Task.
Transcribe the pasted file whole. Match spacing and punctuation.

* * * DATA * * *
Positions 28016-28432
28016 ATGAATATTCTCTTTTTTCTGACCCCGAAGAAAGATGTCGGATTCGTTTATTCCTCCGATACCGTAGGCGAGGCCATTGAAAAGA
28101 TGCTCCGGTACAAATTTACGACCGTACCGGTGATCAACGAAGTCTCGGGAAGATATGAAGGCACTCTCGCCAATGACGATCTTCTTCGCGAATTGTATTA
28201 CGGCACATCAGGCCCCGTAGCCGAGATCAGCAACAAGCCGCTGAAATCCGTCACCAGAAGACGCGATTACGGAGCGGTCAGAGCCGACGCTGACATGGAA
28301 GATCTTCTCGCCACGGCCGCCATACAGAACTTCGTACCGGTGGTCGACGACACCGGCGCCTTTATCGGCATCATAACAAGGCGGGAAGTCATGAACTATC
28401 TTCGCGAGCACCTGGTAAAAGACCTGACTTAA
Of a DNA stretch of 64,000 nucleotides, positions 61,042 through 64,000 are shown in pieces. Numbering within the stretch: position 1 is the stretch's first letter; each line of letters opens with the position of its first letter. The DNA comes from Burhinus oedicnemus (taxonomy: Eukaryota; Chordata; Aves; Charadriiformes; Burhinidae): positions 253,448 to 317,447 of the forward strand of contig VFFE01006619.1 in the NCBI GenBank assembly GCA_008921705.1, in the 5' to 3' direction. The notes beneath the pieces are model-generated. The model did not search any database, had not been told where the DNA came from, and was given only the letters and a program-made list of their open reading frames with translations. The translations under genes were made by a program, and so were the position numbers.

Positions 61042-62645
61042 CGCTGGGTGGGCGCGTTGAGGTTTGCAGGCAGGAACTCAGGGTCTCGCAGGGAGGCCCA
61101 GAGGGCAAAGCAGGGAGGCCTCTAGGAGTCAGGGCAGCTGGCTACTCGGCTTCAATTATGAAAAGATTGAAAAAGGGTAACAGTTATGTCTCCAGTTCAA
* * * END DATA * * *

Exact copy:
Positions 28016-28432
28016 ATGAATATTCTCTTTTTTCTGACCCCGAAGAAAGATGTCGGATTCGTTTATTCCTCCGATACCGTAGGCGAGGCCATTGAAAAGA
28101 TGCTCCGGTACAAATTTACGACCGTACCGGTGATCAACGAAGTCTCGGGAAGATATGAAGGCACTCTCGCCAATGACGATCTTCTTCGCGAATTGTATTA
28201 CGGCACATCAGGCCCCGTAGCCGAGATCAGCAACAAGCCGCTGAAATCCGTCACCAGAAGACGCGATTACGGAGCGGTCAGAGCCGACGCTGACATGGAA
28301 GATCTTCTCGCCACGGCCGCCATACAGAACTTCGTACCGGTGGTCGACGACACCGGCGCCTTTATCGGCATCATAACAAGGCGGGAAGTCATGAACTATC
28401 TTCGCGAGCACCTGGTAAAAGACCTGACTTAA
Of a DNA stretch of 64,000 nucleotides, positions 61,042 through 64,000 are shown in pieces. Numbering within the stretch: position 1 is the stretch's first letter; each line of letters opens with the position of its first letter. The DNA comes from Burhinus oedicnemus (taxonomy: Eukaryota; Chordata; Aves; Charadriiformes; Burhinidae): positions 253,448 to 317,447 of the forward strand of contig VFFE01006619.1 in the NCBI GenBank assembly GCA_008921705.1, in the 5' to 3' direction. The notes beneath the pieces are model-generated. The model did not search any database, had not been told where the DNA came from, and was given only the letters and a program-made list of their open reading frames with translations. The translations under genes were made by a program, and so were the position numbers.

Positions 61042-62645
61042 CGCTGGGTGGGCGCGTTGAGGTTTGCAGGCAGGAACTCAGGGTCTCGCAGGGAGGCCCA
61101 GAGGGCAAAGCAGGGAGGCCTCTAGGAGTCAGGGCAGCTGGCTACTCGGCTTCAATTATGAAAAGATTGAAAAAGGGTAACAGTTATGTCTCCAGTTCAA